How I Became an Informed Voter
Teach For America San Antonio alum Anna Vuich shares how she became an informed voter and the importance of community members taking on the same charge.
Anna Vuich (San Antonio '14) is in her seventh year of teaching lower elementary at Hillcrest Elementary School in the San Antonio Independent School District. Outside of the classroom, her passion for equity and an informed community has led her to become a Volunteer Deputy Registrar with Radical Registrars, a grassroots collection of Volunteer Deputy Registrars with a mission of increasing voter registration rates and voter participation in elections through awareness and education.
If you could change just one problem in our country, what would it be? Narrowing down the list can be almost as challenging as finding the solutions. We have chosen to combat many of the issues plaguing our country through our positions in education. However, you may be asking yourself what else you can do. With the pending election drawing nearer, one option is clear. You can get informed, and you can vote!
Voting is deeply important to me because of the hope that it represents. Over the years, my activism has been varied through protests, assisting in organizing events such as vigils, and volunteer work such as assembling backpacks for refugees. I found many events to support, but I had difficulties finding organizations that needed consistent help and were not during school hours. Many times, I was overwhelmed with how much needed and still needs to be changed. Like many others, I did not know with whom to connect or how to start.
After the murder of George Floyd, the Black Lives Matter: San Antonio Supporters Facebook page suddenly became extremely active. The page was filled with calls to action. I started attending protests and learned of groups such as the Young Ambitious Activists, Reliable Revolutionaries, FixSAPD, and Radical Registrars. By connecting with these groups on social media, I was provided with many actionable items. Instead of feeling distraught by looking through my newsfeed, I saw possibilities of what our city could become.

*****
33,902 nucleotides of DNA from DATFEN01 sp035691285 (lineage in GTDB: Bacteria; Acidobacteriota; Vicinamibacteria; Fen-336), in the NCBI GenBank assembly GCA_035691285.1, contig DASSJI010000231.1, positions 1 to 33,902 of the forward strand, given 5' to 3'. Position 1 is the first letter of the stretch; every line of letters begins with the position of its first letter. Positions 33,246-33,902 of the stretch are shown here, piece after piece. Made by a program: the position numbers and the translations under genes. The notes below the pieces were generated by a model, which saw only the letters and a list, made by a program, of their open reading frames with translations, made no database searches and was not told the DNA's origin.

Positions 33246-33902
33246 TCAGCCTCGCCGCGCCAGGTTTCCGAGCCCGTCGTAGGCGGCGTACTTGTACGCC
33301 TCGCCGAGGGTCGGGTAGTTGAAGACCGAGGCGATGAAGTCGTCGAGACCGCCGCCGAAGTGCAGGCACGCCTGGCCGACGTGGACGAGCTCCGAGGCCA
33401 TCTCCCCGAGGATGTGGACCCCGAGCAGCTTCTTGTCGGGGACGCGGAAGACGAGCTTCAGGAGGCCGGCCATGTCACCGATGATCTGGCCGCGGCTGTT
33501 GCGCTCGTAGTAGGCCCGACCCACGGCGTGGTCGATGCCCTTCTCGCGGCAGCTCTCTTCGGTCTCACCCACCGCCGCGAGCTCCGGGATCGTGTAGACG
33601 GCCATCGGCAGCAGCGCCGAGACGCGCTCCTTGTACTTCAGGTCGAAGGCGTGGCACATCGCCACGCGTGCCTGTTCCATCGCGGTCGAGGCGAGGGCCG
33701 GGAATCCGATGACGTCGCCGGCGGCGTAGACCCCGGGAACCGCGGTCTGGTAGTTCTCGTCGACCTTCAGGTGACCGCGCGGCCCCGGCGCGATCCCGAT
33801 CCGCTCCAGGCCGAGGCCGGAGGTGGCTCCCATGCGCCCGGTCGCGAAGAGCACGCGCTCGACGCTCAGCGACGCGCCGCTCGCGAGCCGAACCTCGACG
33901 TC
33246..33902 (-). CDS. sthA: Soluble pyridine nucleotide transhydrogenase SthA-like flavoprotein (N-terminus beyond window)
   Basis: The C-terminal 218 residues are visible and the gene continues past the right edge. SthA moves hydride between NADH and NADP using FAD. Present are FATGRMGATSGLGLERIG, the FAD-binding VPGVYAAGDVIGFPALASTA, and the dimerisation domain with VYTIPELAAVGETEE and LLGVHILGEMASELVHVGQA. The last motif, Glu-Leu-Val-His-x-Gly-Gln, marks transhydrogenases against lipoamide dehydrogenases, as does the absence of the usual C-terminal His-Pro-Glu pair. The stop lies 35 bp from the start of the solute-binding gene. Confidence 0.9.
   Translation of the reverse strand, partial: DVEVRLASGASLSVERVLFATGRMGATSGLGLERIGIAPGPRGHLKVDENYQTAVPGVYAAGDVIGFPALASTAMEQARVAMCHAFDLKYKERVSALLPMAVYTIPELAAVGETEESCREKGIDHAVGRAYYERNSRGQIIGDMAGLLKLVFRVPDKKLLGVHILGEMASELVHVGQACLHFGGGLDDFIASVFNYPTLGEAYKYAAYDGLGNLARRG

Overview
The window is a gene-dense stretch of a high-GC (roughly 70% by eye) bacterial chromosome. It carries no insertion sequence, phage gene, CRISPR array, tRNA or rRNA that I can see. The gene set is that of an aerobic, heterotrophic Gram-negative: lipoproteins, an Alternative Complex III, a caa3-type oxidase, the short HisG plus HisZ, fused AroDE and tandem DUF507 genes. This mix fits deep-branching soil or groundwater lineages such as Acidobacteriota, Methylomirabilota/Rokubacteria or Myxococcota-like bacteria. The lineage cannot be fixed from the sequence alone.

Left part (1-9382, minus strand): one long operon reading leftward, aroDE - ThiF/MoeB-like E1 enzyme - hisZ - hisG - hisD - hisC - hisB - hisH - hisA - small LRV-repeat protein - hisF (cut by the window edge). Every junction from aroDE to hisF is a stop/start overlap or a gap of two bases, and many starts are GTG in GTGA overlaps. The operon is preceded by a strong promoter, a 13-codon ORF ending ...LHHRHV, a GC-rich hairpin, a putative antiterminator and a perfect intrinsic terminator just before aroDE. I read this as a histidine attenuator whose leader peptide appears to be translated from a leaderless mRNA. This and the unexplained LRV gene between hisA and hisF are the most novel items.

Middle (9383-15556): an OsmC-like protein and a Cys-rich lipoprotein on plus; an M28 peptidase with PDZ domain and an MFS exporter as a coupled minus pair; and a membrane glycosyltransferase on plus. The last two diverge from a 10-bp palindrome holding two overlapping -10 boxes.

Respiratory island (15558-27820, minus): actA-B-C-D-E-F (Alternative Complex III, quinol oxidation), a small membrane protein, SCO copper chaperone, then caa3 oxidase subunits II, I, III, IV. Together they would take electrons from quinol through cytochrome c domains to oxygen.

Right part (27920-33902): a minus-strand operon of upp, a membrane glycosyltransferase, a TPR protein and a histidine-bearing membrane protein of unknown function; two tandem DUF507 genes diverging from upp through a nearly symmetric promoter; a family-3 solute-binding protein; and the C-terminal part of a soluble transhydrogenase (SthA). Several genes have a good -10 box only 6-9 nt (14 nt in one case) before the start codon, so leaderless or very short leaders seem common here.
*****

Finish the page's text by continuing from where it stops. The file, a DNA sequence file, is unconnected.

They informed me of budget meetings on city council and encouraged us to leave comments or call in. I became more familiar with my councilman and began writing him emails. I started to see how the votes I made at the city level would have such a great impact on my students. I saw their after-school budget being discussed and thought of all the parents who work long hours and depend on those programs. I thought about the families living paycheck to paycheck at our school and hoped none of them were faced with that kind of dilemma.
At this same time, Radical Registrar's guided me in becoming a Volunteer Deputy Registrar. The 20 minutes it took me to take my VDR test empowered me to make a consistent difference. Suddenly, I could lesson plan while I waited for people at a restaurant to see my sign and get registered. I know my lessons will leave a lasting impact, and I know registering voters will keep students safe, so they are able to learn!
So, when you scroll through the headlines and feel your heart getting heavy, take it as a call to action. Attend city council meetings, learn from the groups who hold your ideals, or prepare yourself to vote. Make an informed decision by researching the candidates at all levels. One vote can make a difference, and by engaging with and inviting friends to join the cause, the impact can be magnified. Participation in this election is imperative for a better city, state, and country. If you feel your vote doesn't count, realize it does. If you worry one vote is not enough to ensure those around you are ready to vote. Invite them to the conversation, start a study group, or make a plan to go to the polls. Your participation in this election is imperative for a better city, state, and country!